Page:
Optionally, let’s promote the experimentation to Studio. One of the advantages of Studio is that the underlying compute resources are fully elastic, so you can easily dial the available resources up or down, and the changes take place automatically in the background without interrupting your work. If you wanted to run the same notebook from earlier on a larger dataset and compute instance, you can migrate to Studio.
Navigate to the Studio UI you launched earlier and choose the upload icon to upload the notebook.
After you launch the notebook, you will be prompted to choose the image and instance type. On the kernel launcher, choose
sagemaker-runtime as the image and an
ml.t3.medium instance, then choose Select.
You can now run the notebook end to end without needing any changes on the notebook from your local development environment to Studio notebooks!
Schedule the notebook as a job
When you’re done with your experimentation, SageMaker provides multiple options to productionalize your notebook, such as training jobs and SageMaker pipelines. One such option is to directly run the notebook itself as a non-interactive, scheduled notebook job using SageMaker notebook jobs. For example, you might want to retrain your model periodically, or get inferences on incoming data periodically and generate reports for consumption by your stakeholders.
From Studio, choose the notebook job icon to launch the notebook job. If you have installed the notebook jobs extension locally on your laptop, you can also schedule the notebook directly from your laptop. See Installation Guide to set up the notebook jobs extension locally.
The notebook job automatically uses the ECR image URI of the open-source distribution, so you can directly schedule the notebook job.
Choose Run on schedule, choose a schedule, for example every week on Saturday, and choose Create. You can also choose Run now if you’d like to view the results immediately.
When the first notebook job is complete, you can view the notebook outputs directly from the Studio UI by choosing Notebook under Output files.
In addition to using the publicly available ECR image directly for ML workloads, the open-source distribution offers the following advantages:
- The Dockerfile used to build the image is available publicly for developers to explore and build their own images. You can also inherit this image as the base image and install your custom libraries to have a reproducible environment.
- If you’re not used to Docker and prefer to use Conda environments on your JupyterLab environment, we provide an
env.outfile for each of the published versions. You can use the instructions in the file to create your own Conda environment that will mimic the same environment. For example, see the CPU environment file cpu.env.out.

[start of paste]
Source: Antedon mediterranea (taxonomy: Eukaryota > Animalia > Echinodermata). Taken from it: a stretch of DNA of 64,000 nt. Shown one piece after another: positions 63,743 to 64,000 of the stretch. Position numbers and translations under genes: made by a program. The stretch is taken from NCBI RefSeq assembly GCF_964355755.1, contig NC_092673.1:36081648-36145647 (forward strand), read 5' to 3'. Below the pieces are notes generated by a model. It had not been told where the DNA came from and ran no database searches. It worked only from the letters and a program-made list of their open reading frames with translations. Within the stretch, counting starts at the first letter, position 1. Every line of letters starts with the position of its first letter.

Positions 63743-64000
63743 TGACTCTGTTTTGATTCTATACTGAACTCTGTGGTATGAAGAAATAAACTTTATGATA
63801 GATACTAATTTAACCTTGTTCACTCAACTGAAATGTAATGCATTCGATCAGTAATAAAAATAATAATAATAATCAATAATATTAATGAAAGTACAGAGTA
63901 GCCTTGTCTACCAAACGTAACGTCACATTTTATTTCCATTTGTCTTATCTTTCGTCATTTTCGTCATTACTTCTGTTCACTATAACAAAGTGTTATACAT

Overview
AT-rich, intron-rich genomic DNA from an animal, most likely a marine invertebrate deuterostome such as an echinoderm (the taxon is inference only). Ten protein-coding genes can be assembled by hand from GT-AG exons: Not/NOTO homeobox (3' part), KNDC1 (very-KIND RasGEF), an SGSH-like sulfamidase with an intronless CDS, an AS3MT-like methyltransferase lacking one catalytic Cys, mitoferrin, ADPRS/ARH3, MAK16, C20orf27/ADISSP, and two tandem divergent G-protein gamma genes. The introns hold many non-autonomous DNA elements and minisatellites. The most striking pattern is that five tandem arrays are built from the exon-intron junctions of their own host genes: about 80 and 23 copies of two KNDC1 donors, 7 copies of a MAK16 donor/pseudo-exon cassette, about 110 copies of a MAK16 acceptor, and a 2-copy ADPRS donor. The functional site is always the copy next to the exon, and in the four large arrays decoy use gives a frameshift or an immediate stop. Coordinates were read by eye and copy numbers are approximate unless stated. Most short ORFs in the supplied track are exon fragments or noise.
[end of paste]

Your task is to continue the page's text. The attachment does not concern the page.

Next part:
- You can use the GPU versions of the image to run GPU-compatible workloads such as deep learning and image processing.
Complete the following steps to clean up your resources:
- If you have scheduled your notebook to run on a schedule, pause or delete the schedule on the Notebook Job Definitions tab to avoid paying for future jobs.
- Shut down all Studio apps to avoid paying for unused compute usage. See Shut down and Update Studio Apps for instructions.
- Optionally, delete the Studio domain if you created one.
Maintaining a reproducible environment across different stages of the ML lifecycle is one of the biggest challenges for data scientists and developers. With the SageMaker open-source distribution, we provide an image with mutually compatible versions of the most common ML frameworks and packages. The distribution is also open source, providing developers with transparency into the packages and build processes, making it easier to customize their own distribution.
In this post, we showed you how to use the distribution on your local environment, on Studio, and as the container for your training jobs. This feature is currently in public beta. We encourage you to try this out and share your feedback and issues on the public GitHub repository!
About the authors
Durga Sury is an ML Solutions Architect on the Amazon SageMaker Service SA team. She is passionate about making machine learning accessible to everyone. In her 4 years at AWS, she has helped set up AI/ML platforms for enterprise customers. When she isn’t working, she loves motorcycle rides, mystery novels, and long walks with her 5-year-old husky.
Ketan Vijayvargiya is a Senior Software Development Engineer in Amazon Web Services (AWS). His focus areas are machine learning, distributed systems and open source. Outside work, he likes to spend his time self-hosting and enjoying nature.